Anna Trapnel

Standard Name: Trapnel, Anna
Birth Name: Anna Trapnel
AT was a mid-seventeenth-century prophetic writer who published six tracts having strong sectarian and political import: expressing and even shaping the views of her Fifth Monarchist sect. Some of her printed works were taken down by others from words she spoke while lying in trances.
Line engraving of Anna Trapnel after Richard Gaywood, published by J. Caulfield in 1823. She is shown wearing Quaker dress, including a tall hat, and in conference with a devil. The print is captioned: "Hannah Trapnel, a Quaker, and pretended prophetess. . . . For an account of this extraordinary women, see Heath's Chronicle, Cromwelliana & the High Court of Justice."
"Anna Trapnel" Retrieved from,_a_Quaker_and_a_pretended_prophet._Line_engra_Wellcome_V0007281.jpg. This work is licensed under the Creative Commons Attribution-ShareAlike 4.0 International.


Connections Sort descending Author name Excerpt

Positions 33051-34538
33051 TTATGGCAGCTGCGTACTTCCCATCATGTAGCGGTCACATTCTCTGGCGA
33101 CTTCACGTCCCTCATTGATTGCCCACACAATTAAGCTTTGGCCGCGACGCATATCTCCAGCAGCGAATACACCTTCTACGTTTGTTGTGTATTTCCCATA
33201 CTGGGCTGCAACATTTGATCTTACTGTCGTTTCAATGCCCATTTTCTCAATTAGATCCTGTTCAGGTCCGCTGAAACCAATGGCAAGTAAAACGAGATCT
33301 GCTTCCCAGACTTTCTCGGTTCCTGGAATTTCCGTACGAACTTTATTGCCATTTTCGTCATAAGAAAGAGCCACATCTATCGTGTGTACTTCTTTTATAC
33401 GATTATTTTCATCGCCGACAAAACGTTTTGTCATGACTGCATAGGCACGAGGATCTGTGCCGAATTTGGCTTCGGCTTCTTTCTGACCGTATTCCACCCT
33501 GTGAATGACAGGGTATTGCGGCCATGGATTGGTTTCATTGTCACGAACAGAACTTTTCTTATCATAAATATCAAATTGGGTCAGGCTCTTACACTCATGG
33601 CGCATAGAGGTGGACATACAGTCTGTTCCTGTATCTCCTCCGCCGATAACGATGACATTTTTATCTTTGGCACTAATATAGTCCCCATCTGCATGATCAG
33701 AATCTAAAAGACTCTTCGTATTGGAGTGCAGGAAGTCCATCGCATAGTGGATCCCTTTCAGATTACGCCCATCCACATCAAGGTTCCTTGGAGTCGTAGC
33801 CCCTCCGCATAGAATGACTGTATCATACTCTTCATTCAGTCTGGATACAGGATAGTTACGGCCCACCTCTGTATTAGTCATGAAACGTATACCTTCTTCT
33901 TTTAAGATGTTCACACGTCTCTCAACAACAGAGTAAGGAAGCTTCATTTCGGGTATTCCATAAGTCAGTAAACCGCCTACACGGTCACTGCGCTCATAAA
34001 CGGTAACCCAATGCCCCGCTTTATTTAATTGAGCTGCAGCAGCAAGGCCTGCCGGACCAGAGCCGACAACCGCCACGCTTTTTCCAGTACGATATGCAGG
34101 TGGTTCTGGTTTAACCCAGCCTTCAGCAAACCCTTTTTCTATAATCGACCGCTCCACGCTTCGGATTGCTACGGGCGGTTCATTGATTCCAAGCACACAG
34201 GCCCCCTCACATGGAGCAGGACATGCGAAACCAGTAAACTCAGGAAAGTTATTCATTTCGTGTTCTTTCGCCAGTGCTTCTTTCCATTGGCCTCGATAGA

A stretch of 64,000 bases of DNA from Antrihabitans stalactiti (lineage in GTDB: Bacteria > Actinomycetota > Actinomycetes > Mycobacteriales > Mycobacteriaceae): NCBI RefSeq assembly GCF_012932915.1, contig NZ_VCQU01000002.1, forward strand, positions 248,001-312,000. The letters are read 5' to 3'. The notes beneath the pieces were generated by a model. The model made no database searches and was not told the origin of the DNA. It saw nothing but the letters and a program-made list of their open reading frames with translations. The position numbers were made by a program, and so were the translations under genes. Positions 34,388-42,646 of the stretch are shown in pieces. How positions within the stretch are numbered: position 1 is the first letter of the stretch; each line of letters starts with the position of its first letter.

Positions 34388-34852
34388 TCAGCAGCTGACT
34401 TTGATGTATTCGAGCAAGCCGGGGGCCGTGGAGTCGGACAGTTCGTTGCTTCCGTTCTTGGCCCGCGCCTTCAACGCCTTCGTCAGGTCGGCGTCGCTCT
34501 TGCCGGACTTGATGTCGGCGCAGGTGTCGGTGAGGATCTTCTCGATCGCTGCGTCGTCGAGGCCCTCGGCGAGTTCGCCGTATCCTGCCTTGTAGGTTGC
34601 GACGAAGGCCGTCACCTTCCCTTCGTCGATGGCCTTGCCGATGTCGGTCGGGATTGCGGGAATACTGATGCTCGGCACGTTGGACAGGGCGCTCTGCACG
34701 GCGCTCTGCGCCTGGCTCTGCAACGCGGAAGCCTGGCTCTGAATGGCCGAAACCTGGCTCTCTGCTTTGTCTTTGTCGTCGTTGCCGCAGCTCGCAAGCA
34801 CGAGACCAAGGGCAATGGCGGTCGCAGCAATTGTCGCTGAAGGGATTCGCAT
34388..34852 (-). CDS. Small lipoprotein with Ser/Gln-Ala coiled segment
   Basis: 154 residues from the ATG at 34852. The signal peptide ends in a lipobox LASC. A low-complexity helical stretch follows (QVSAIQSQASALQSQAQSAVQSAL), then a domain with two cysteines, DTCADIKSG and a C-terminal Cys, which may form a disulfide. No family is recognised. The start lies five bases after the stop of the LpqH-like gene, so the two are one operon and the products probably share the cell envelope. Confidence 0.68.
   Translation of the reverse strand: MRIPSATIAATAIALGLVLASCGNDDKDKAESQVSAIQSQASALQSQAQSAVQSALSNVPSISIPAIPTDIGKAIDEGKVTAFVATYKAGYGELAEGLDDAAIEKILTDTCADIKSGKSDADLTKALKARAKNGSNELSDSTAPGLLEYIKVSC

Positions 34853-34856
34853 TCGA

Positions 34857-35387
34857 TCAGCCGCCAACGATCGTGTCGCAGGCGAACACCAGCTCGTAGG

Intertextuality and Influence Eva Figes
EF 's protagonist covers many topics: she speaks of her female experience (deaths of children in successive generations, anxiety for survivors, living with gendered contempt), her economic experience (the poverty of weavers, like her husband...
Textual Features Germaine Greer
Its nearly fifty poets include Margaret Cavendish , Katherine Philips , and Aphra Behn ; however, the anthology also presents more obscure writers like Diana Primrose , An Collins , Mary Carey , Anna Trapnel
Theme or Topic Treated in Text Antonia Fraser
The chapter When Women Preach discusses Lady Eleanor Douglas and (in more detail) Anna Trapnel . Petticoat-Authors (about the Restoration period) makes a number of mis-statements (understandable errors that would not have been made at...


Spring-summer 1647
A LondonBaptist girl in her teens, Sarah Wight , fell into a months-long trance, the climax of four years of spiritual turmoil about which she later published a pamphlet.
Manasseh ben Israel wrote from Amsterdam to Oliver Cromwell to request legal admission for the Jews to England: he argued that this would help to bring about the birth of the Messiah.